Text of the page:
Water is essential to life and good health. It’s also vital to create jobs, propel economies forward, and boost social development.
It’s encouraging to see India and Bangladesh are reviving centuries-old inland waterways that once moved goods and people throughout both countries as well as into Bhutan and Nepal . The improvements will promote trade, attract investment, and stimulate development.
More than 600 million people in Bangladesh and India live along the Ganges, Brahmaputra, and Meghna rivers. Millions more live near navigable tributaries. Moving goods via water is cheaper and more environmentally friendly than trucks on congested highways .
But much of the cross-border river traffic linking India, Bangladesh, and landlocked Nepal and Bhutan ended after the partition of India and conflicts that followed.
Reviving the sprawling network of inland waterways and integrating them with coastal shipping is a priority to expand trade. A fully functioning network will allow a ship to pick up freight in Assam and sail south on the Brahmaputra River into Bangladesh .
From there, a ship can continue south to an ocean port in Chittagong or Kolkata or travel west to inland Indian ports on the Ganges River.
Important steps have already been taken to rebuild the role of rivers in regional trade.
Under the 2015 Coastal Shipping Treaty, India and Bangladesh now treat each other’s vessels as their own, allowing direct cargo movement between ports in both countries instead of via a third country.
A separate inland water agreement encourages commerce between the two countries by lifting restrictions on goods moving through each other’s territory. The Government of Nepal also recently opened its own inland vessel registry.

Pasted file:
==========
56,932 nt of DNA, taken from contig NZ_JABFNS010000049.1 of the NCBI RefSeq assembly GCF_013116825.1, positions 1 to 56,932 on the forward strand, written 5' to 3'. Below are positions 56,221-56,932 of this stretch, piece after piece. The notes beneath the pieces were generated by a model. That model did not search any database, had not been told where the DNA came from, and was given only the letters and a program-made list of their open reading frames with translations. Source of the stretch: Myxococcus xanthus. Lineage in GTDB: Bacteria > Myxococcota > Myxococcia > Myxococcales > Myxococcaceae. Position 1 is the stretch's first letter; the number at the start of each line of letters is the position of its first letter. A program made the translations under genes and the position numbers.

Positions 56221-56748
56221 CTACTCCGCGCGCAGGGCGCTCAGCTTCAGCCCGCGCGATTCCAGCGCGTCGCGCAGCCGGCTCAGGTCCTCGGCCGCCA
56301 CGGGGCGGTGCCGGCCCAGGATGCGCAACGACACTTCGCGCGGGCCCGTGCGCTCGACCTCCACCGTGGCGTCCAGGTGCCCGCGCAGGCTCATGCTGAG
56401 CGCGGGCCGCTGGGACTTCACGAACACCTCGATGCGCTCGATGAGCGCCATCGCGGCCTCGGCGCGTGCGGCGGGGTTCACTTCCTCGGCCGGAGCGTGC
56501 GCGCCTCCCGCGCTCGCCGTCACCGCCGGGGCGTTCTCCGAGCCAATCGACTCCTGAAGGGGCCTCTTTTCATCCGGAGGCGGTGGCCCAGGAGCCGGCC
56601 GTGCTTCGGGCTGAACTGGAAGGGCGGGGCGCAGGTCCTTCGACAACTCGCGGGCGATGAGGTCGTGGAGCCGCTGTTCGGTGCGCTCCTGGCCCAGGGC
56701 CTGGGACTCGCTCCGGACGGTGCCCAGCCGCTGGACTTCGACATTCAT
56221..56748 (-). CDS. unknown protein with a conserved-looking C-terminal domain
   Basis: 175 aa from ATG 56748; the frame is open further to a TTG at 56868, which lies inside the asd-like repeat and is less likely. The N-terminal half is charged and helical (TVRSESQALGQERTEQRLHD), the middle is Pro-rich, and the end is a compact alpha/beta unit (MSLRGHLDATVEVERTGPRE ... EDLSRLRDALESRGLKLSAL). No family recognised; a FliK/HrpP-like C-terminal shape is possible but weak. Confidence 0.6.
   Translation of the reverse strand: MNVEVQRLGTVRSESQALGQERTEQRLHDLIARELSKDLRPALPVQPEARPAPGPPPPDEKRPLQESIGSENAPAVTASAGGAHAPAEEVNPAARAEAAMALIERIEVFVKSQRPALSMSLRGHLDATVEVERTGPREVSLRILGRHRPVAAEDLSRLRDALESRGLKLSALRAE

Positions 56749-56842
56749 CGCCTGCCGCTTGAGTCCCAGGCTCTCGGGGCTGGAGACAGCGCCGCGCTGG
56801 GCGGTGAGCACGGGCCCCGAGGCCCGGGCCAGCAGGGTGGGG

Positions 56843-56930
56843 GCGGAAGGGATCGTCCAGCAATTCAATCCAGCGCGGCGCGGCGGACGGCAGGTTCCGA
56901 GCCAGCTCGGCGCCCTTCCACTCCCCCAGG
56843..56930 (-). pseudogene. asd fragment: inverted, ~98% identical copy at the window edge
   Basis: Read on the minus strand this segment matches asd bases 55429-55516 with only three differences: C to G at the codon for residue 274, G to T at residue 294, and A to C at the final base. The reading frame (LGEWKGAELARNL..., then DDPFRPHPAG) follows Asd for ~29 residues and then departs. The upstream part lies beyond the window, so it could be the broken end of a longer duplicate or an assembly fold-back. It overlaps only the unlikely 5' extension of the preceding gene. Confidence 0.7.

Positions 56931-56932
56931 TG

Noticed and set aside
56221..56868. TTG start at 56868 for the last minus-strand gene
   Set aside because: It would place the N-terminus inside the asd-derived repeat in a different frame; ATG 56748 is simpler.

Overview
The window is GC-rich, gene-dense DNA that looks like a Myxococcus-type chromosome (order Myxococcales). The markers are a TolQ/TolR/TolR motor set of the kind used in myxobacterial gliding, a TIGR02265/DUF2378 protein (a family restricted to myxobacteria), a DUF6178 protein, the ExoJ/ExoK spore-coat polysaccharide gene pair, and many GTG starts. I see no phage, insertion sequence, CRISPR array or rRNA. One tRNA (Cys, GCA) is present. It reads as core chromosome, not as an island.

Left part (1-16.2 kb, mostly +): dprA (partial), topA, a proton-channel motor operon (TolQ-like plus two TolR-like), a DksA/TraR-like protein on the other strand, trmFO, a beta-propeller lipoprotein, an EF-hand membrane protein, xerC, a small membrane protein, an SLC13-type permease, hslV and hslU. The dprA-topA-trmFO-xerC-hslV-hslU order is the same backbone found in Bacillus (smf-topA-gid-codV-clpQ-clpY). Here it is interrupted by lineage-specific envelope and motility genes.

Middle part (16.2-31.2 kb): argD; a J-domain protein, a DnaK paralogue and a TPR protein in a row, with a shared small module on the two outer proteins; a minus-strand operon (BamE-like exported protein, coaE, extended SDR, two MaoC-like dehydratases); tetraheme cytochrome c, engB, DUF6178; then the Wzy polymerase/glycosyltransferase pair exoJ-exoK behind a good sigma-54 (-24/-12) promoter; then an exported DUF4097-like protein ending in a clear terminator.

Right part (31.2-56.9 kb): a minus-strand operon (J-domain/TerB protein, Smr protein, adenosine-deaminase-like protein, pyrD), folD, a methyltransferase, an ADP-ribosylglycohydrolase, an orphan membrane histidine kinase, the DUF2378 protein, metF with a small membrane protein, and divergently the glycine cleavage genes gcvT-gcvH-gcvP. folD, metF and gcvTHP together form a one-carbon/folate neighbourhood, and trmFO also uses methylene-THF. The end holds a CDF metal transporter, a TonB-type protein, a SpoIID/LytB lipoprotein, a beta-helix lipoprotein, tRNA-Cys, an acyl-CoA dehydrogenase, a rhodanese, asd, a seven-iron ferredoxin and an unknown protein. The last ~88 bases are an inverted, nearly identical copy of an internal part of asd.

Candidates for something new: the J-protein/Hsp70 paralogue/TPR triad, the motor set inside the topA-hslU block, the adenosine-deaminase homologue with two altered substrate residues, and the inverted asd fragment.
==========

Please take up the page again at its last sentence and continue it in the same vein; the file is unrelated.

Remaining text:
Many sections of rivers need to be dredged and deepened before ships can use them. Just 3 percent of Bangladesh’s containerized cargo traffic is currently transported on inland waterways, and an even smaller percentage in India.
The $400 million project will build and improve cargo terminals in Pangaon and Ashuganj and help Bangladesh’s Inland Water Transport Authority meet international shipping standards.
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Passenger terminals at Sadarghat, Narayanganj, Chandpur, and Barisal are being upgraded to provide safer facilities and greater access to transport services, especially for vulnerable groups such as women, children, and the elderly.
In India, a major project is underway to improve the navigability of the Ganges River from the inland city of Varanasi to Haldia, an eastern seaport 1,360 kilometers away.
About 40 percent of India’s traded goods are either destined for or shipped from the fertile Ganges plains surrounding Varanasi.
However, less than one percent of that cargo is now shipped via water. Transportation planners aim to boost that to 10 percent when the waterway improvements are completed. Rail or road shipments take longer, less efficient routes that add costs.
Six cargo terminals will link the river with highways and a rail freight line to move goods to markets in India and abroad. Additional funding came from the United Kingdom and Australia through a trust fund promoting South Asia regional trade.
In a historic step forward for India’s waterways, food and beverage giant PepsiCo recently used the Ganges River — also known as National Waterway 1 — to ship containers holding the equivalent of 16 truckloads.
The November trip from Kolkata to Varanasi was the first cargo container shipment on India’s inland waterways since the country’s independence 70 years ago.
For example, a large container ship weighing about 2,000 tonnes can transport up to 90 containers, the equivalent of 90 truckloads of cargo.
A new car carrier vessel that can carry up to 300 small cars is being tested. Each of its shipments would remove the equivalent of 50 car-carrying trucks from the road.